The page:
I have bought a motorcycle shelter that is likely to blow away in a storm. I'm looking for a couple of ideas to make this a bit more permanent. My main concern is the tent hitting any parked cars around me, but ideally I'd like to make it more structurally sound. The car park it's in is at least partially sheltered from the wind. I'm very much spitballing here as I have little experience in this field. This is the shelter frame shelter:

My initial thoughts:

  • Spray the whole thing in galvo spray to give it a bit more weather protection (I live near the sea so rust will be an issue)
  • Bolt the entire thing to a heavy plank of wood - not just using the cross plate (which I imagine will not have much strength, but also with some saddle brackets. I can't bolt this to the concrete as I rent, so it would have to be structurally sound enough to hold the bolts (and I'll weigh it down with sand bags), thinking some kind of structural plywood?
  • The top sections of the frame pipes come off, and I was thinking of using some expanding foam, or maybe some sand, to fill it in and reinforce the angles to minimise the lateral flex.
  • On a similar note, I have bought some p clips and metal bracket things to create a kind of cross section support across the right angle, again to minimise the flex.

The tent section looks like this enter image description here and so far the only thing I can think is to spray with waterproofing...It's quite thick, but the Australian sun is absolutely brutal so I'm sure there's additional things I can do perhaps?

  • Find 4 lead blocks - two close to middle and two corners, last longer and easier to control cf sandbags. – Solar Mike May 5 '19 at 6:40
  • And attaching cords from the loops to the lead blocks could help reduce flexing. – Solar Mike May 5 '19 at 6:46
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    How much do lead blocks cost? How much to properly dispose of them when you no longer want them? Use concrete blocks or 1 ft sq pavers. This shelter is not meant to resist strong winds. – Jim Stewart May 5 '19 at 11:47

I have that structure for a trike. The tubing is galvanized steel electrical conduit and has held up relatively well for the last ten years. The fabric is not doing so well in the sun. I'm on the third replacement and it's become ragged and deteriorating. Unfortunately, I've not found a coating which will provide additional protection (yet).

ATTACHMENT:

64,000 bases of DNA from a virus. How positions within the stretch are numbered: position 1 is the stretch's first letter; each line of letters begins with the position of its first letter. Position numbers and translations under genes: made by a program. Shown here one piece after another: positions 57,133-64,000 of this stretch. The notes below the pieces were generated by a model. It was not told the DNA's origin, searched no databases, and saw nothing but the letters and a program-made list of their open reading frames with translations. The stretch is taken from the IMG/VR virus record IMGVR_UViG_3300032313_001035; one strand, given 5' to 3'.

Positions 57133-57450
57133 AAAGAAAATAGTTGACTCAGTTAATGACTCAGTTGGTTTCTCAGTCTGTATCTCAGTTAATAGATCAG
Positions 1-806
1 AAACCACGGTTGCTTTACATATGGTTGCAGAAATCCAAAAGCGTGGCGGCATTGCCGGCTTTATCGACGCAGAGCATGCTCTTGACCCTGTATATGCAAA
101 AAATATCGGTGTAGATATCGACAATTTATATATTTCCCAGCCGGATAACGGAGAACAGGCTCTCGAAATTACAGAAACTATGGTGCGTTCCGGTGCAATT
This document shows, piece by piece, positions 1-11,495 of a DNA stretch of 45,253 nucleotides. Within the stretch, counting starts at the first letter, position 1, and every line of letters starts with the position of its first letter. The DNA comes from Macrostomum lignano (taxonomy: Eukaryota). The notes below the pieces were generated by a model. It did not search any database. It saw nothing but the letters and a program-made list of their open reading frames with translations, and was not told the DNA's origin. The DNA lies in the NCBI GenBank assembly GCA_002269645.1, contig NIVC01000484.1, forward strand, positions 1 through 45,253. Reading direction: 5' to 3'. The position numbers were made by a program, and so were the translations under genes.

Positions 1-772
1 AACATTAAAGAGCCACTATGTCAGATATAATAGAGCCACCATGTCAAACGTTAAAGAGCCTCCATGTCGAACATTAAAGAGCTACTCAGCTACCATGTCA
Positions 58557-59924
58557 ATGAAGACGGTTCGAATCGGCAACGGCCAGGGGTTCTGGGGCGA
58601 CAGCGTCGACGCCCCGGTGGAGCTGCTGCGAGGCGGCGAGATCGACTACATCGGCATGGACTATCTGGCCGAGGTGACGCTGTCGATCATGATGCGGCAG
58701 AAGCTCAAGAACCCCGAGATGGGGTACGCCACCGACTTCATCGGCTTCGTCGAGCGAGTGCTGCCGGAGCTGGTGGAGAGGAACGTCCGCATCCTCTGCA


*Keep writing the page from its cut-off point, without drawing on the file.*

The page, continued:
The cross brace on my shelter is different, consisting of two plates. It's similar to what yours would be if you chopped the center flat portion away. I own, which allowed me to use concrete anchors.

The shelter has held up structurally through three hurricanes during the last decade. You cannot attach the moving portion to the ground on a permanent basis, obviously, but for storm situations, a temporary clamping method would be beneficial. I usually backed a motor vehicle until it was over the lowest "ring" of the shelter. This prevented it from flying upward during the storms.

If you attempt to add weights to portions of the structure other than the base, it should be noted that there will be distribution of the weight through the fabric attachment, which may exceed the strength of the fabric, especially as it ages. I can push my finger through almost any part of the existing canvas. Recent movement of the lifting portion also has torn some of the fabric.

Your idea of sandbags on the cross brace is sound, as well as any other weights attached to p-brackets. If you have room inside the enclosure, lining the perimeter with brackets and concrete blocks will provide additional security.


I realize this is quite old, but, since it doesn't have an accepted answer yet...

It appears to me that the flat brace across the bottom of the main frame is where you park the front tire of the motorcycle, thus using the weight of the bike to hold the frame down.

If you want something more to hold it down, I'd suggest cutting a 4-6" (10-15 cm) piece of plywood several in/cm longer than the frame is wide. Use a couple of conduit clamps to hold the frame down to the plywood. Locate the plywood so that when you park the bike on it, the rear wheel is on the plywood. (Conduit clamps like this): enter image description here
Image provided by Lowes.com. No affiliation or endorsement intended or implied

Screws would probably be sufficient to hold the conduit clamps to the plywood. If you're not comfortable with that, drill the plywood then run bolts through and attach with nuts. I'd add some washers to help spread the stress across more of the plywood (but only if I was over engineering with bolts in the first place).

Since this will lift the frame off the ground by the thickness of the plywood, I'd also recommend a second piece of plywood (held down with another set of conduit clamps) under the "back" end of the frame so that you don't risk bending the piping as you roll the bike over this section to park it in place.

If you feel you need additional weight beyond the 100+ kilo of the bike, you can add some concrete blocks and/or sand bags to the plywood. If you still feel you need more weight to hold it down, add more concrete blocks/sand bags to the existing front cross-piece. If you're not confident that it will stay attached in strong winds, add another piece of plywood under this cross brace (so it's not floating in the air and trying to support the front tire of the bike) and hold it in place with more conduit clamps.

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